At 36, Josh Johnson is the oldest player on the Broncos’ roster by a couple years. But he doesn’t see his journeyman’s tale ending anytime soon.
“I want to play at least until I’m 40,” Johnson said. “I’m going a year at a time, then I’ll re-evaluate again after 40. But until then, I’m trying to keep it going as long as I can.”
For now, Johnson’s focus is on Saturday, when he’ll get his second preseason start for the Broncos when they play at Buffalo. There, the veteran who’s had 27 signings/re-signings across 14 different NFL teams — to go along with 17 cuts, and stints in the UFL and XFL — gets another opportunity to state his case as the Broncos’ backup quarterback to Russell Wilson.
“It’s all about understanding that we all follow in Russ’ lead, and my job is to be a sounding board for him and to make sure I’m reiterating the same things in the offense, going out there and executing the offense as similarly as possible while also playing my own game,” Johnson said. “I’m locked into the moment right now.”
Originally a fifth-round pick by Tampa Bay in 2008, the 6-foot-3 Johnson’s big arm, ability to scramble and his familiarity with a wide range of offensive concepts and playbooks has kept him employed as a pro for 15 years.
He played for the Jets and Ravens last year, making one start for Baltimore, and is 1-8 in nine career starts with 13 TDs, 16 interceptions and 2,270 passing yards. Johnson’s lone victory as an NFL starter came with Washington in 2018, a game he played with a torn deltoid ligament in his ankle.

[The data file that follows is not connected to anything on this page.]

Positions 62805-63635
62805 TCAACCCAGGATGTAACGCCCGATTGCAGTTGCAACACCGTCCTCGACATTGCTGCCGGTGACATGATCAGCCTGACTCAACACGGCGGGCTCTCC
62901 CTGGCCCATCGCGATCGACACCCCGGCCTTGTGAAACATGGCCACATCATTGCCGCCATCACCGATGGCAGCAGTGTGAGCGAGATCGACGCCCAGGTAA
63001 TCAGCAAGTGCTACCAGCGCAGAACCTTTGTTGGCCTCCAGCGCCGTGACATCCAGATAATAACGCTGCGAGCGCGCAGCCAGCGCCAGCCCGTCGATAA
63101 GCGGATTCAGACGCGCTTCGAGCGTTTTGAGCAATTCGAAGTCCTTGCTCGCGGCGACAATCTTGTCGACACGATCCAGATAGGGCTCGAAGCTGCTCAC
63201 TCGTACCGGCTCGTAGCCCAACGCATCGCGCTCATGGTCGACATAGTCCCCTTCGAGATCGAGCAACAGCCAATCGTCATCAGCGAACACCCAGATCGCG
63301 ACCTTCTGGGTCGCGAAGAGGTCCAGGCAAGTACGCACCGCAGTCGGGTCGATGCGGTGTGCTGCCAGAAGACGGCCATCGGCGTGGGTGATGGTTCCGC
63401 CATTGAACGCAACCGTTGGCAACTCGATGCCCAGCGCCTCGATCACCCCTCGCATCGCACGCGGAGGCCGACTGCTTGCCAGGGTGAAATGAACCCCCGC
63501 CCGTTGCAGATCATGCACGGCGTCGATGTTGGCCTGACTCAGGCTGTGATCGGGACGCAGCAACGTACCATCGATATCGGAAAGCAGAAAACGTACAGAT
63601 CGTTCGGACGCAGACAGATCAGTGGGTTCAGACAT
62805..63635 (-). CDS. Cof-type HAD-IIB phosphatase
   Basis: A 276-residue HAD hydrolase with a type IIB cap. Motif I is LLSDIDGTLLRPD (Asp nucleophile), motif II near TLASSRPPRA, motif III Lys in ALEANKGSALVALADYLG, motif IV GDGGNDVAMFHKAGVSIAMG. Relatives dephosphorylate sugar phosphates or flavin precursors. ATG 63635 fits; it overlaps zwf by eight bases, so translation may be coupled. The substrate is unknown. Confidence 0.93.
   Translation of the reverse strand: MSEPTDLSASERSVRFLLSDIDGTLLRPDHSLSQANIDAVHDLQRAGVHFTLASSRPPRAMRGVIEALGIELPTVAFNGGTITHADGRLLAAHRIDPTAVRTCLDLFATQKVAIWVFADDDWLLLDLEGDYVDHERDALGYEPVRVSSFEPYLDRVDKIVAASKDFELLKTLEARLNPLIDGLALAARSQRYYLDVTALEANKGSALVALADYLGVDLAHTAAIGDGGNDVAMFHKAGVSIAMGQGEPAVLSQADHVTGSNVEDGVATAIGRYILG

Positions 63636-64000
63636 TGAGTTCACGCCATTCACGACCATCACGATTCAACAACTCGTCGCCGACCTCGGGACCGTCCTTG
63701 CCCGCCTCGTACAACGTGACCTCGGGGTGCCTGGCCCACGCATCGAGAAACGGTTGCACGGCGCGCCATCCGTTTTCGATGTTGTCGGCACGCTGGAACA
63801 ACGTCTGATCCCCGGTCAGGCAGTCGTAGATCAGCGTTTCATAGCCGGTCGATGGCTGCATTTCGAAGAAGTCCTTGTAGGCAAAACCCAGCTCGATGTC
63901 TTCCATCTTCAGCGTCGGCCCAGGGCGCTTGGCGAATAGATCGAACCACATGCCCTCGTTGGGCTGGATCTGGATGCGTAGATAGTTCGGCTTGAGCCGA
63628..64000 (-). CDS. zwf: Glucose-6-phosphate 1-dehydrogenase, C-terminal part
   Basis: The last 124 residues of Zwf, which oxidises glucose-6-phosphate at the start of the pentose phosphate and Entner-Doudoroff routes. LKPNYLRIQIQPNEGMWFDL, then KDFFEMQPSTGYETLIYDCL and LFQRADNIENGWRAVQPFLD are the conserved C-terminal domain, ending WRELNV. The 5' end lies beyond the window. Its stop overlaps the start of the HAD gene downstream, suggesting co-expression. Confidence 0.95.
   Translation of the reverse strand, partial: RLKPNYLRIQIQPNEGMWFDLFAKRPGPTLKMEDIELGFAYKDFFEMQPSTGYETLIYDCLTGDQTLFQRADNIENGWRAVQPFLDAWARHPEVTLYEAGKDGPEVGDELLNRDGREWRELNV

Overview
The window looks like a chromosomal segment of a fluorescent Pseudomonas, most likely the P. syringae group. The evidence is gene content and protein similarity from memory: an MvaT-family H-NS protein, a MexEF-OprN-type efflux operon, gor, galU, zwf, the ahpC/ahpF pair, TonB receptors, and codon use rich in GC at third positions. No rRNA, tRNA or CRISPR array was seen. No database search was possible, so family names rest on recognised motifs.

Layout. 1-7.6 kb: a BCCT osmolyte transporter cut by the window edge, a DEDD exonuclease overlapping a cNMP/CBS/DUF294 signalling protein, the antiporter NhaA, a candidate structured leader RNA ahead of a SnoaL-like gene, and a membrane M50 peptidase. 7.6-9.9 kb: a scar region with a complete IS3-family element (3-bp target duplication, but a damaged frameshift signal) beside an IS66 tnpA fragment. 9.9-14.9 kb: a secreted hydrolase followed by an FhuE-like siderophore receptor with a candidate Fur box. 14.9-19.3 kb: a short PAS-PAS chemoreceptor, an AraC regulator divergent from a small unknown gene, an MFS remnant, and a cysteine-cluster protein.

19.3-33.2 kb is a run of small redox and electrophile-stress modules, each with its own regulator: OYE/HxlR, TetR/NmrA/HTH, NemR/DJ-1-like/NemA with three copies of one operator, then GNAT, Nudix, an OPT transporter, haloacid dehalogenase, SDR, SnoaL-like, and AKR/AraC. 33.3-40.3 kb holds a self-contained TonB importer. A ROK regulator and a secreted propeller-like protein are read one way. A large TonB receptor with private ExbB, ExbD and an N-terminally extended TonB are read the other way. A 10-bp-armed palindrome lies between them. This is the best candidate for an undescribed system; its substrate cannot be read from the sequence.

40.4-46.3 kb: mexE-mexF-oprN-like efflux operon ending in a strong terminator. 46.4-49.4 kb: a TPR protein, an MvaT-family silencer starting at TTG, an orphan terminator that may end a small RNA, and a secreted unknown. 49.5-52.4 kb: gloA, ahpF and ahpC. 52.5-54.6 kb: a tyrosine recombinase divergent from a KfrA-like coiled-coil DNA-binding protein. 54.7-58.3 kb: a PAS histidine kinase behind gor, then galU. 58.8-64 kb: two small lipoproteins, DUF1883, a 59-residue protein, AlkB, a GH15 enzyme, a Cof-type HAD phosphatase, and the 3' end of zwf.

The Broncos are looking for that type of grit in Johnson, who is trying to hold off Brett Rypien, a third-year pro who has been on Denver’s practice squad the past two seasons.
“I want to keep watching those guys battle and have a healthy competition,” head coach Nathaniel Hackett said. “Because Rypien’s done a good job, and the idea is, ‘Who can we get to be the most consistent (if Wilson goes down)?’ We want to be sure that we’re not turning the ball over. That we’re making smart decisions and moving the chains.”
In his start against Dallas last weekend at Empower Field, the Broncos’ offense sputtered early before finding a rhythm in the second quarter in a 17-7 victory. Johnson was 16-of-23 for 172 yards and two touchdowns in 36 snaps, while Rypien was 8-of-18 for 113 yards in 33 snaps.
Hackett believes Johnson proved “the moment wasn’t too big for him” against Dallas, and the veteran’s performance laid the groundwork for another start.
“From practice to the game he expedited everything with his feet, his progressions, put the people in the right spots, being accurate, throwing the ball down the field, the protection adjustments,” offensive coordinator Justin Outten said. “I was very pleased with Josh. As far as this week, he’s just got to stack (the success) just like we did last week with him and we’ll see how it plays out.”
Johnson believes he is ready for the most important moments of the backup quarterback battle to come over the next two weeks before the Broncos set their initial 53-man roster. In addition to his roller-coaster through the NFL, he points to his time in football’s alternative pro leagues as important detours along the way.
“When I went to UFL I had to find better ways of playing from the pocket,” Johnson said. “And I was able to do that because I hurt my knee, which made me really stay in the pocket… And in the XFL, there I was really able to just hone my game. I learned so much. I had never really gotten a chance to start (since the UFL) in front of real live bullets, and the XFL allowed me to do that.
“All those moments were tests for me to lead and prepare me to my current situation.”